Thursday, October 29

The birth story of Aurelia

The birth story I am about to write is nothing like the birth story I was planning to write when I fell pregnant. I knew that having a baby with chronic fatigue syndrome and POTS would not be a simple business, and Ben and I decided to do all in our power to make it a positive experience with as little emotional stress as possible. The stories I want to write rarely resemble the tales I actually live, and this was no exception. The journey to her birth was as brimming with emotional stress as it could be, but also laden with support and chances to grow. 

Knowing my hospital anxiety and drug sensitivities, we decided to stay far away from hospitals and chose a private midwife who would grow to know my health situation and support me in minimising drugs in labour. I had long appointments with Judy, and cups of tea, and it was the perfect care for me. Ben and I did a hypnobirthing course to help with natural pain relief, and I exercised, and did yoga. I devoured natural birth stories and longed to labour in peace and dark, sway with my contractions, and cry with joy when I met my baby. I wanted all things natural and instinctual, bar lotus birth and placenta pills.

But after that twenty week scan, instead of choosing gender appropriate baby clothes and drinking celebratory coffee, we found ourselves in the car looking at each other in stunned fear. Perhaps we would have to go to the local hospital for appointments after all, as there was an abnormality detected in her brain. The next day we learnt that the local hospital would not do, we would be travelling to Melbourne right away to see white coated obstetricians, who seriously questioned the wisdom in our decision not to test her chromosomes. We said that whatever the test came back with, we would keep our baby. We heard the words ‘severely retarded’ and ‘termination’, the latter, too many times. My great fear was being faced; intimidating medics and waiting rooms, and another even greater fear was being faced simultaneously, the possibility that we could have a child with special needs. I literally quivered my way through appointments, and grieved deeply yet came to peace about the possibility of having a different baby to the one we had imagined. But I held fast to my natural birth plan. When the brain measurements improved, it became apparent that her growth was not normal, and then there were two issues. Before long, I found myself in an appointment with my obstetrician Emily who seriously advised us to take her early, by induction or caesarean. She had to find a box of tissues for me. Not caesarean, my heart cried out. I cannot be awake during surgery, I simply cannot do that. I am far too anxious. I will die from the drugs and wound. I woke in night sweats; I cried and shook for hours that night. I cannot face another fear, I have faced too many. Almost every day I was at the hospital to see if she was still safe to stay a little longer in my womb, and when I came home, I was grey, sad, demolished, and searching for the joy of pregnancy I’d lost. I prayed desperately, I read psalms over and over, I lay in the bath and spoke to the legs that kicked from inside.

The night before the appointed day, Ben and I went to dinner at the restaurant we had first gone to nearly seven years ago, and he pulled out a letter for me which lead to more crying-in-public because it was so lovely. He is so good at lovely. We drank coffee, and felt greatly excited, because we had already grieved the changes to our plans. We slept as well as one can expect to the night before becoming parents, and possibly labouring on syntocinon or possibly having surgery. Early the next morning, we were monitoring her heart rate with CTG for the hundredth time, and for the hundredth time she was bright and active. The obstetrician I had grown to love came in and assessed my cervix to see if it looked favourable for induction – this assessment was another long term dread of mine, but with the support of my husband and Judy, it was effortless. I scrutinised her face to gauge whether my dream of being able to labour {despite being frightened of induction} was going to come true, but her expression gave nothing away. Then she gently told me that in just a few more weeks, I would certainly have gone into labour easily, that I was already on my way to getting ready, but I wasn’t dilated enough to be induced. I had a lump in my throat as she looked me straight in the eyes. I knew what that meant, it meant surgery this afternoon. She knew this was my fear, but I just asked what time I had to be back at the hospital and strained to keep my frayed nerves together.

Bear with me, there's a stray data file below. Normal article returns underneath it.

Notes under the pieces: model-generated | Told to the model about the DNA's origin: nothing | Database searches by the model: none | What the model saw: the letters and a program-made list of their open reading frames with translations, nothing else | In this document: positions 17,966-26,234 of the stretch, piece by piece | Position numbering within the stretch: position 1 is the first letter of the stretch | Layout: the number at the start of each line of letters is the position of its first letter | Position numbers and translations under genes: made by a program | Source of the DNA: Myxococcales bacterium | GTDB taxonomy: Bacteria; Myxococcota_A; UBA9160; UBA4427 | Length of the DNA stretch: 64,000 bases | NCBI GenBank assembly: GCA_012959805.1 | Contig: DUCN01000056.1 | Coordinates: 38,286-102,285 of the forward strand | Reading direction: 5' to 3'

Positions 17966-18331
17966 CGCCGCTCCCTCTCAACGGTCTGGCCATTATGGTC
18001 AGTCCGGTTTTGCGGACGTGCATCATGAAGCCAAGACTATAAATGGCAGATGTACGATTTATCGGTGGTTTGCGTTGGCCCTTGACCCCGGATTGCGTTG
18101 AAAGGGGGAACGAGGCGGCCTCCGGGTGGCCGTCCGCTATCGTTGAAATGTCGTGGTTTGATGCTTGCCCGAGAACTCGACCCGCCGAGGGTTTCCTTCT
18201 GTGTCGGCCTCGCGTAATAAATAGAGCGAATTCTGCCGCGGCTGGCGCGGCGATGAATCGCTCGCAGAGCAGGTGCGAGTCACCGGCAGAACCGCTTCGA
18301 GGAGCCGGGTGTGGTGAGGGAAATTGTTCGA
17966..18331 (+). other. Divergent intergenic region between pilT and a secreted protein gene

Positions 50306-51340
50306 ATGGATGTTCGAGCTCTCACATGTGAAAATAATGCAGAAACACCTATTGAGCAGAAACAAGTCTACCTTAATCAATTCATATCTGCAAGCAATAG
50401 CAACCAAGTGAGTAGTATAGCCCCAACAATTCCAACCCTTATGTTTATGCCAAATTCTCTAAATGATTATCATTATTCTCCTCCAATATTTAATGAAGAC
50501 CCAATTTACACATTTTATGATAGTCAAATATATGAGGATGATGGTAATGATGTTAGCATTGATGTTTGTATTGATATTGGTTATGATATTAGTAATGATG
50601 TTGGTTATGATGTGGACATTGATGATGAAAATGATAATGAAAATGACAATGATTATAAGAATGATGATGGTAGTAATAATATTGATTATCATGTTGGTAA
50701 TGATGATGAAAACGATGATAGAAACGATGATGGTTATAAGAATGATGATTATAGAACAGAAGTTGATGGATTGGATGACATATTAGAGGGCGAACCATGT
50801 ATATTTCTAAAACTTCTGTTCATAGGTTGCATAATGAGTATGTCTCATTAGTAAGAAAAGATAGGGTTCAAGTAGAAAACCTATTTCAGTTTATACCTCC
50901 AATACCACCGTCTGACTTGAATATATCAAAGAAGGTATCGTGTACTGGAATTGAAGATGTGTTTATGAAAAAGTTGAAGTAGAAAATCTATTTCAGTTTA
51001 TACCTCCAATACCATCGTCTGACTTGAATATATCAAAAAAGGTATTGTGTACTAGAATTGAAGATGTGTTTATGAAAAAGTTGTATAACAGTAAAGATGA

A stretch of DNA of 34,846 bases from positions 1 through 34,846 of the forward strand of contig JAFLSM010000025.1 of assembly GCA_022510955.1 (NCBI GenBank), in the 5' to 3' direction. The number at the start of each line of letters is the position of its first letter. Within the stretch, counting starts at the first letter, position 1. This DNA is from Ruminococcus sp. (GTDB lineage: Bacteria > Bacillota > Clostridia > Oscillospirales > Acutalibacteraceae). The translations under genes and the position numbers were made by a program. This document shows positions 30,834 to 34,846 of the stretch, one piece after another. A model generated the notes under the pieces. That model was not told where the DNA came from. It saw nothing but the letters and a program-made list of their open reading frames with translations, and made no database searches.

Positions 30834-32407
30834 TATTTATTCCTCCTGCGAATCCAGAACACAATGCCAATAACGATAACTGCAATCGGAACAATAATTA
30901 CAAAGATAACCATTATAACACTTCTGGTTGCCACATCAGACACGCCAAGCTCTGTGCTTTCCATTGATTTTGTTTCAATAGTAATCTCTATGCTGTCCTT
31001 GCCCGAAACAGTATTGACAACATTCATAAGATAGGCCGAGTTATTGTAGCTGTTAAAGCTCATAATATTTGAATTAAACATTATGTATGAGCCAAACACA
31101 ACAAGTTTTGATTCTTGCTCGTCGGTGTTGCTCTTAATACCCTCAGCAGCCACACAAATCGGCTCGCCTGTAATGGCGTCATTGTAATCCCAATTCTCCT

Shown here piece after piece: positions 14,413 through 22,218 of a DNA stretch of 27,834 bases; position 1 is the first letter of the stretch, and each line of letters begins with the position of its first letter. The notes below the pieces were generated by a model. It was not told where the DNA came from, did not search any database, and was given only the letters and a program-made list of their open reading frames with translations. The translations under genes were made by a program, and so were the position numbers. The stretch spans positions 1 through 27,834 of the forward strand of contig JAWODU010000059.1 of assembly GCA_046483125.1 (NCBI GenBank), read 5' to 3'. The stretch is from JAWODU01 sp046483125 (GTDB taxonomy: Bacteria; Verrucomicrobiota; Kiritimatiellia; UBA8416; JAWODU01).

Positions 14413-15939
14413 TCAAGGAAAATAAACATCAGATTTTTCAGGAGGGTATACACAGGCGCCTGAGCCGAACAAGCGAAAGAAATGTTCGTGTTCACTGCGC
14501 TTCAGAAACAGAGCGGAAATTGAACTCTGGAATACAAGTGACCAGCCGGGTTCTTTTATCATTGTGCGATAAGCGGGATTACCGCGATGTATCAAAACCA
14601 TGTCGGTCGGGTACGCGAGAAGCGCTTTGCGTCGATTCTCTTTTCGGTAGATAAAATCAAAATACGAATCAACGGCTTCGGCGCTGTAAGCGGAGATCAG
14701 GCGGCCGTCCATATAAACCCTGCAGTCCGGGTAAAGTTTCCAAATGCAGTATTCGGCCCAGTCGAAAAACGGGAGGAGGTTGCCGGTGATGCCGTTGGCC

We emerged from the hospital to a day which was drenched in sunshine. It was the perfect day for our daughter to be born on, golden and springy. We took a last pregnant walk down at the waterfront, and tried to buy a premmie hat for her at Myer, but there weren’t any. Still I willed my body to go into labour spontaneously, but my wish was not granted. I averted my gaze as Ben ate lunch, and I began to feel dizzy from fasting. By the time we returned to the hospital, I had nearly passed out, and I slumped down on the floor as I waited to be taken to my bed. There my cheery midwife gave me a drip which helped to revive me, and I climbed into a pale blue gown and waited for the bed to arrive. This was when I started to feel dreadfully anxious, I didn’t want to be the patient driven along on a bed waiting to be transferred onto an operating table. The calm of the morning evaporated, I wanted to run. I do remember in the lift seeing that the midwife had brought along a baby’s crib with flannelette blankets, and I told her that I liked what I saw, though it didn’t seem remotely real that I would have a baby in a matter of an hour. All I felt was dread.